2015 Opel Zafira 1.6 litre Innovation

We were talking about the relative merits of the Citroen C4 Grand Picasso and other cars. This is my preferred choice in this class. Nobody offers a nicer interior in this class. The Meriva can be as lush too.

2015 Opel Zafira interio in Innovation specification. This will cost €33,000.
2015 Opel Zafira interior in Innovation specification. This will cost €33,000.

2015 Opel Zafira interior 2

2015 Opel Zafira IP in Innovation trim: Opel.de
2015 Opel Zafira IP in Innovation trim: Opel.de
Here´s another
Here’s another

Author: richard herriott

I like anchovies. I dislike post-war town planning.

12 thoughts on “2015 Opel Zafira 1.6 litre Innovation”

  1. I too like the way tho car looks and that leather is very tasty. The centre console, though, a bit domineering of the dashboard? And, it looks a bit too much of a button-fest – not as befuddling as the Picasso’s screen-based nonsense (I’d already ruled that car out as a potential replacement for our Xsara Picasso on that basis), but still requiring concentration and distraction away from the road ahead?

  2. The seats seem to have leather panels and a cloth insert. I bet they have sold nearly none of this car. I must look at Mobile.de.
    SV: I tried a Zafira and didn´t run into any problems. There are a lot of buttons but they are not a distraction. The ones you need are to hand and easy to operate (fan speed apart). Some designer have a problem with buttons. I think a lot of harm has been done dogmatically getting rid of them.

    1. I think the challenge is to include more and more functions. In the C6 this has led to an awful amount of equal-looking buttons. After two and a half years, I still have to read the small text on the rarely used ones to find them. This might be just as distracting as using a touch screen.
      What could be a solution for this? Better grouping and more different shapes? A coding by colour or different surfaces? Or a return to simpler cars with less gimmickry?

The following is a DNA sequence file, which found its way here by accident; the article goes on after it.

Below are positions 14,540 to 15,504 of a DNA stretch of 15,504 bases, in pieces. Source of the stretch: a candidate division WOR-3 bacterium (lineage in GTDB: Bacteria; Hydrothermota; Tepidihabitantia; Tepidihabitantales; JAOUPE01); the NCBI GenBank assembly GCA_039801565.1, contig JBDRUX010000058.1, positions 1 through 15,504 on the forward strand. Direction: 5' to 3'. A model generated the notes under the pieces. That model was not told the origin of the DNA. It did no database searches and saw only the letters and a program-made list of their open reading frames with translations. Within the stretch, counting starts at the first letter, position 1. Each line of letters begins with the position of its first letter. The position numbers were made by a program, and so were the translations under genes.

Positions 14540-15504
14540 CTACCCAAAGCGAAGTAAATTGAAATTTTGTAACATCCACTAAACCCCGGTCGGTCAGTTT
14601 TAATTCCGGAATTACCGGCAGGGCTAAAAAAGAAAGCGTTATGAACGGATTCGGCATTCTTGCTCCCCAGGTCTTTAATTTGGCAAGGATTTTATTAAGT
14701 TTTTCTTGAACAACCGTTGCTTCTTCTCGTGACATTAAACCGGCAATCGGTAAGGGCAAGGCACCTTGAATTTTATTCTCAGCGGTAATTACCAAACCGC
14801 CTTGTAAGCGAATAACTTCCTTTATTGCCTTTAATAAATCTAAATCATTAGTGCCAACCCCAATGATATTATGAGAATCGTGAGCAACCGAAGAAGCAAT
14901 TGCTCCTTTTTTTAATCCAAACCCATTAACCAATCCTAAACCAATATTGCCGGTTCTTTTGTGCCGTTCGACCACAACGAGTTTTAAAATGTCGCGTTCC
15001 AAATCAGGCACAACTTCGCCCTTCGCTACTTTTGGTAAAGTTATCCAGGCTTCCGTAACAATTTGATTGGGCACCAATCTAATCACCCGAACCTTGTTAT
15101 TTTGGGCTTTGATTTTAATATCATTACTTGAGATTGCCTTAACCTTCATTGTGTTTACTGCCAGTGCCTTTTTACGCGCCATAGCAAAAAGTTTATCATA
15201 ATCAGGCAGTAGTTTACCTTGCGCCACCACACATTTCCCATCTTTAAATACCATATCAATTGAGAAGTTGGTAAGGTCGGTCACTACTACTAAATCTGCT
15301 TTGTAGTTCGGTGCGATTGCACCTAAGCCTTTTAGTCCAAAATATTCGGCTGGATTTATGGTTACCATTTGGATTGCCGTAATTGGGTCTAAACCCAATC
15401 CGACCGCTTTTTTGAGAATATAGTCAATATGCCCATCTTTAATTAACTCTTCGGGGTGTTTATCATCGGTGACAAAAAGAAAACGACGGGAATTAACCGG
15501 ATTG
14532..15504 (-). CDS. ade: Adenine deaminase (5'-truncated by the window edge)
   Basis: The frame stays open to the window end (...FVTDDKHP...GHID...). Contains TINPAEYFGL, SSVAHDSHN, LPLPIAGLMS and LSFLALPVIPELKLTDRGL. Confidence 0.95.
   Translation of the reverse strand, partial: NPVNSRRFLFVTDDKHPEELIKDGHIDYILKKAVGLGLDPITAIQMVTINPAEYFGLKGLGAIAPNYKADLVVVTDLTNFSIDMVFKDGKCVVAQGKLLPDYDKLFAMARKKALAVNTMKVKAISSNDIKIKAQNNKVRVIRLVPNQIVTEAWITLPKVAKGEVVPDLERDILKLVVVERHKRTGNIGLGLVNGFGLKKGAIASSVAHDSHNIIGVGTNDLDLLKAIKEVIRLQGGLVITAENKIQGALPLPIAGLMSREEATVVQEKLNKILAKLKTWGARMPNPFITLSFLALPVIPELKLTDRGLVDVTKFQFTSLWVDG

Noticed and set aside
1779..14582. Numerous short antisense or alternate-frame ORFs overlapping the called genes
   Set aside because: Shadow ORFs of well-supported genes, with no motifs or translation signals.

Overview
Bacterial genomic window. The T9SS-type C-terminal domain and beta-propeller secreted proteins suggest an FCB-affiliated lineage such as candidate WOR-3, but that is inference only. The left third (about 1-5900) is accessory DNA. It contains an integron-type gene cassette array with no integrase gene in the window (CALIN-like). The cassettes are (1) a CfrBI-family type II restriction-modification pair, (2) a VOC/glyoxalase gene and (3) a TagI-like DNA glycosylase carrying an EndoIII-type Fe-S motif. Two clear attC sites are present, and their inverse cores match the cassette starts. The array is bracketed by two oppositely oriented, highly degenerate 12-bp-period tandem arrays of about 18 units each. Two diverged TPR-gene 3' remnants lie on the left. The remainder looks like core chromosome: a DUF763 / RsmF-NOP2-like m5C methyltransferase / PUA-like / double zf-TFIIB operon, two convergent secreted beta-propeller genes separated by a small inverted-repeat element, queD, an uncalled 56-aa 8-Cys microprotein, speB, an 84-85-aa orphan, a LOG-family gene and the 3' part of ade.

3. The colour combination seems very nice. However, the pictures look so artificial that it’s hard to judge if it’s really a nice looking leather (or cloth?) they used here. As in many pictures, it looks too smooth and shiny for my taste, but that might be different in reality.
    Has anyone actually seen this interior and the comparable (asymmetric) two-tone leather in the C4 picasso to provide a useful comparison?

    1. Mobile.de throws up no examples in this combination. It might only exist in theory. I have seen a Zafira with a red leather interior (a nice red) and it looked good, very high quality. I guess few people in the Opel customer base want to go the whole hog on these interiors

    2. I knew that the Swiss would buy such an option if it existed. And as a matter of fact, Swiss Autoscout24 has some examples of this interior. One is actually the colour you showed, but in most cases the central parts of the seats are a light, bluish grey. The wavy stuff effectively seems to be some sort of cloth, judging from the optics as well as the fact that it’s often called “partial leather”.
      There was also a car with full leather in a black-and-tan combination which was very nice to look at.

  4. Simon: about the buttons. Adding a lot of features is indeed part of the problem. A 1990s S-class had not so many buttons. Did their drivers suffer? My car has very few functions and I don´t feel the want of more. But assuming more buttons, then very careful consideration is needed to arrange and colour the controls. There is some room for putton set-and-forget buttons inside a screen-based interface. Anything that needs to be done on the move needs a button, knob or slider. There are not so many as the basic needs have not changed.

    1. I agree on your last two sentences. I struggled to use the heating controls in the Cactus, and while in the meantime I find most everyday-use buttons in the C6 without looking, I doubt if that would ever be the case in a screen-based interface. Only experience could tell.
      I admit that I do like some of the playful aspects of the C6’s add-on functions, but in reality I can do without them. Driving in my 1970s car provides more fun to me, as it’s a much more immediate experience. And there are literally no buttons except heating fan, rear window heater and interior light.
      But try selling a car which doesn’t have all the stuff everyone else is offering.

  5. The Porsche Panamera sports the most buttons I have ever seen localised in one area, running the whole length of the transmission tunnel on both sides. There were also a lot of blanks, no doubt to make room for the phalanx of options Porsche offers.

    1. Simon, I am not so sure … I completely concur with the other C6 related observations you have made against this article, though.

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